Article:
Zachary Handlos, Research Associate in Atmospheric and Oceanic Sciences at UW-Madison, explains how the jet stream works and its importance in the development and motion of weather systems. Handlos discusses how the jet stream was first discovered and the role UW-Madison played in the invention of the first weather satellite.
Kyle Cudworth, Professor Emeritus of Astronomy and Astrophysics at the University of Chicago, explains the difference between open star clusters and globulars, which contain hundreds of thousands of stars and are more centrally concentrated than the open clusters.
Kristin Litzelman, Integrated Specialist in Human Development and Family Studies at UW-Extension, defines the work of informal caregivers, discusses why caregiving is important and shares results of her research of spousal support of cancer survivors.
Caleb Slemmons, Field Technician at NEON, Inc., presents information about an ongoing project led by the National Ecological Observatory Network (NEON) and the Chicago Botanical Garden where groups and individuals have been collecting data about seasonal changes in plants since 2007.
John P. White, Conservation Biologist at the Wisconsin Department of Natural Resources, discusses the threat of extinction facing bats that hibernate in caves and mines in Wisconsin. White suggests ways citizen scientists can help to monitor and protect the health of the bats.
Kimberly Cassida, Forage Extension Specialist at Michigan State University, discusses how to use cover crops as forage crops for animals, worms and insects. Cassida provides a list of plants that traditionally were used as forages which now are being used as cover crops.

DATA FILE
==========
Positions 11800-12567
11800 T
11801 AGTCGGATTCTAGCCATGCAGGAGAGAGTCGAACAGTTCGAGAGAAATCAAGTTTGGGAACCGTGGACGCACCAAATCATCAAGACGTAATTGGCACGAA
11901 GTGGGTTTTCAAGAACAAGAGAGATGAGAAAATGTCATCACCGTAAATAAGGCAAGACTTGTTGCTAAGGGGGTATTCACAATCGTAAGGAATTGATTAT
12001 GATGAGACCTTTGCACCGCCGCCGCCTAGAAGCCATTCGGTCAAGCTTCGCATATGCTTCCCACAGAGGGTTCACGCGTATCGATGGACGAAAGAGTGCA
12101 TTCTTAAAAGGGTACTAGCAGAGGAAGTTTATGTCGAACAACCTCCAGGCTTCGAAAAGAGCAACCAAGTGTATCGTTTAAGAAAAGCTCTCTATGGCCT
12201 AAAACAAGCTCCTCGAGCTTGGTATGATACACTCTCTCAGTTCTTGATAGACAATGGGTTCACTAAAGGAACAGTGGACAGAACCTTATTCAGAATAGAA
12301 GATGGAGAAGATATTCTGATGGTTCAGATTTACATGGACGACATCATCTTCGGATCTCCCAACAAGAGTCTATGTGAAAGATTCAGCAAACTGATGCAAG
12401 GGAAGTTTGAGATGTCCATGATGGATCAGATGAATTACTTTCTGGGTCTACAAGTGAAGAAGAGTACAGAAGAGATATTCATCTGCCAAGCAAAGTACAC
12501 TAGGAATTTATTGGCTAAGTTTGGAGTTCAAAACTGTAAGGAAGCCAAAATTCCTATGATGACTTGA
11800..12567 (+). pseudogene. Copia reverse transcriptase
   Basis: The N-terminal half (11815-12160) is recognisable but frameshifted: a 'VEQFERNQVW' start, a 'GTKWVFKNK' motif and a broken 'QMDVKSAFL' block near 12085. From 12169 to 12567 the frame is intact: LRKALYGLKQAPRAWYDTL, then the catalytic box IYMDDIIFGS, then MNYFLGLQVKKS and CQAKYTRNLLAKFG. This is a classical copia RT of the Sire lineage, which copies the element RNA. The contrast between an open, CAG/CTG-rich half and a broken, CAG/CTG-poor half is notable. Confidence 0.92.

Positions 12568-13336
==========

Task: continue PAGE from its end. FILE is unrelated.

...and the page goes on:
Laura Van Eerd, Associate Professor of Soil Fertility and Cover Crops at the University of Guelph, discusses the use of nitrogen as a nutrient source for cover crops. Van Eerd explains the nitrogen cycle and how to minimize nitrogen loss while maximizing nitrogen in the soil.
Jerry Hatfield, Laboratory Director and Plant Physiologist at the USDA Agricultural Research Service, explains why soil health is important, how soil degrades, how to enhance soil, how cover crops fit into the picture and the future demands of agriculture.
Tom Kaspar, Plant Physiologist at the USDA Agricultural Research Service, presents the nitrate levels in the Raccoon River in Des Moines, Iowa. Kaspar discusses the reasons for high levels of nitrogen in the water and suggests ways to lower the levels.
Eileen Kladivko, Professor of Agronomy at Purdue University, explains how to integrate cover crops to maintain nutrient levels from the time the crops have been harvested until the next planting season. Kladivko also discusses how cover crops protect the soil and reduce erosion by wind and water.